Merrigan imagines more mobile slaughterhouses to serve small farmers who have no access to processing their animals and more medium-sized farms that can supply seasonal produce to 2,000 CSA (community supported agriculture) members, each paying $500. She imagines finding ways to make it easier for farms to sell to schools and having an organic program in which organic standards are strictly enforced.

As she wrote in an August 2009 memo, “I suspect that many USDA programs are under-utilized by those seeking to build local and regional food systems. I would like to play the role of match-maker during this Administration. By this, I mean I will work to help USDA program administrators to understand how our programs may better serve your efforts to build local and regional food systems as well as highlight for you USDA programs that present great opportunity for the work that you do.”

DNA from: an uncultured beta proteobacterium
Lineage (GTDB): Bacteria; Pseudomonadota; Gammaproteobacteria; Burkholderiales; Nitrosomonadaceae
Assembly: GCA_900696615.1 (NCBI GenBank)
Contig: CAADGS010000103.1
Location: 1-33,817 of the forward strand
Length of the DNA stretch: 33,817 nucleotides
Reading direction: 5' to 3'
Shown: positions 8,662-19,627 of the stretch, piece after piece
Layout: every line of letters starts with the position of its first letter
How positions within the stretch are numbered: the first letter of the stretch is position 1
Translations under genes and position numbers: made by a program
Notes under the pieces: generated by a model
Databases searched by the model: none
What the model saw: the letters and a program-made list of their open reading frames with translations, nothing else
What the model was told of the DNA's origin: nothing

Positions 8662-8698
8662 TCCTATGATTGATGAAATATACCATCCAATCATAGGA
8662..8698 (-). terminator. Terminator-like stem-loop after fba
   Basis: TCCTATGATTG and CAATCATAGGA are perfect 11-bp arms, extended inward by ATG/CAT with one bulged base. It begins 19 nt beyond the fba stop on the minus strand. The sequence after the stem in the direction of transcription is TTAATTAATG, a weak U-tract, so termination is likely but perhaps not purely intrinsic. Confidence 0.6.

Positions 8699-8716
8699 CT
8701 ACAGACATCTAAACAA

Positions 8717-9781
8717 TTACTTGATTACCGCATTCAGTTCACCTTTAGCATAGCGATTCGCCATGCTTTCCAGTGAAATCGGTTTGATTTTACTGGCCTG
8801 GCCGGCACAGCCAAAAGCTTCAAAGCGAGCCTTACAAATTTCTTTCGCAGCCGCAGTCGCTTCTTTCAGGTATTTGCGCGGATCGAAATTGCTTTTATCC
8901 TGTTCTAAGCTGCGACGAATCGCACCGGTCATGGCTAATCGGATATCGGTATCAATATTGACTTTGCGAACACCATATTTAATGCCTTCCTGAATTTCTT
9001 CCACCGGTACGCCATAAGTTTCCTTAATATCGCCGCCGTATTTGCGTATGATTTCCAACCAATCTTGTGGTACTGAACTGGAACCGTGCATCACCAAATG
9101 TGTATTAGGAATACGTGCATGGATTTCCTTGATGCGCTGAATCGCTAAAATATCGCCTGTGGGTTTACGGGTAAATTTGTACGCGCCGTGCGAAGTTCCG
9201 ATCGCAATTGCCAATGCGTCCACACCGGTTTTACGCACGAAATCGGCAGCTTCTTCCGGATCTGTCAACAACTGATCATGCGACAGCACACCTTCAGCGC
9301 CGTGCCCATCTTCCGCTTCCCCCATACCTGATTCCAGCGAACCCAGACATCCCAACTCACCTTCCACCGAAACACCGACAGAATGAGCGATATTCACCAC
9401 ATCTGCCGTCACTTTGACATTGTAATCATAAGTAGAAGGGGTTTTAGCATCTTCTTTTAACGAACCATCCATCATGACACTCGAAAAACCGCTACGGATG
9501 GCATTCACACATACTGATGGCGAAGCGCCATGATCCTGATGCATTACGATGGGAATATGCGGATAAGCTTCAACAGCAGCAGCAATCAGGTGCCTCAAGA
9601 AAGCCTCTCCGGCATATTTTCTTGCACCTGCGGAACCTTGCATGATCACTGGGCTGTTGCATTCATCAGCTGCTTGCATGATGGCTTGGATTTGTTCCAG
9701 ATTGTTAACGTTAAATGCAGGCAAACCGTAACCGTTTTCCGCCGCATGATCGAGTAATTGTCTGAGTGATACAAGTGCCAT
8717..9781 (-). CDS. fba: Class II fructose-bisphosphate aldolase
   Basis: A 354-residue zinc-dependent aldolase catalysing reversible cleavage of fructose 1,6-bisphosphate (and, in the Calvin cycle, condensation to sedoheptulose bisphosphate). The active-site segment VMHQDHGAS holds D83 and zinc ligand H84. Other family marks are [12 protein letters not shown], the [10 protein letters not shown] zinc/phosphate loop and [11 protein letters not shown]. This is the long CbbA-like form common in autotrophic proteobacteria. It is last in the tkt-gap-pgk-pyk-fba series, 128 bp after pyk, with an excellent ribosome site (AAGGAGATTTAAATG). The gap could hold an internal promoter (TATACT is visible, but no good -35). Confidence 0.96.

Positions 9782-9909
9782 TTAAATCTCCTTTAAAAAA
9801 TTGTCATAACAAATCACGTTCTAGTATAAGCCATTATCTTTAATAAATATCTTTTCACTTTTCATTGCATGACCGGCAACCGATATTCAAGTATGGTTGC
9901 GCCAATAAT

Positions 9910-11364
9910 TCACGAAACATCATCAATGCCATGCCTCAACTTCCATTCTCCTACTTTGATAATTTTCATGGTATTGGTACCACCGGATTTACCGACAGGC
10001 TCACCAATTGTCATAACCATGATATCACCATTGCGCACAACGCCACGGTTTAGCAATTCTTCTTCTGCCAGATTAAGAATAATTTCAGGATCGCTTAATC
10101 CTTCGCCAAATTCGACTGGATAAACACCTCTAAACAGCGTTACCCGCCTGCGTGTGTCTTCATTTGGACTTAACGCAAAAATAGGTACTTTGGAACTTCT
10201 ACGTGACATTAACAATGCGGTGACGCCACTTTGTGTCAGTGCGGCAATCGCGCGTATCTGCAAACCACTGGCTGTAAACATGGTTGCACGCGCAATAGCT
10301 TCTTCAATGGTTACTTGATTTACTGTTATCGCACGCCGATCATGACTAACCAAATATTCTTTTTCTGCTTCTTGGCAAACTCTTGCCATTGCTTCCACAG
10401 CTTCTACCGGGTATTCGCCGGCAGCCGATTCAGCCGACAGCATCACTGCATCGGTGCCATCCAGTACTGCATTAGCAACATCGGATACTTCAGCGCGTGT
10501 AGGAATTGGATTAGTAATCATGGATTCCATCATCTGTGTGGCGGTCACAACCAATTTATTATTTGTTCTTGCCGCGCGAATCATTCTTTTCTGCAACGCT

While her many supporters think she should have a lot more money to accomplish her goals, she thinks she can accomplish a lot with what she’s got. Asked if she is satisfied with her slice of the 2011 agriculture budget for which she is responsible, she said, “Yes.”

Merrigan always knows when to elaborate and when to be politic.

No Sellout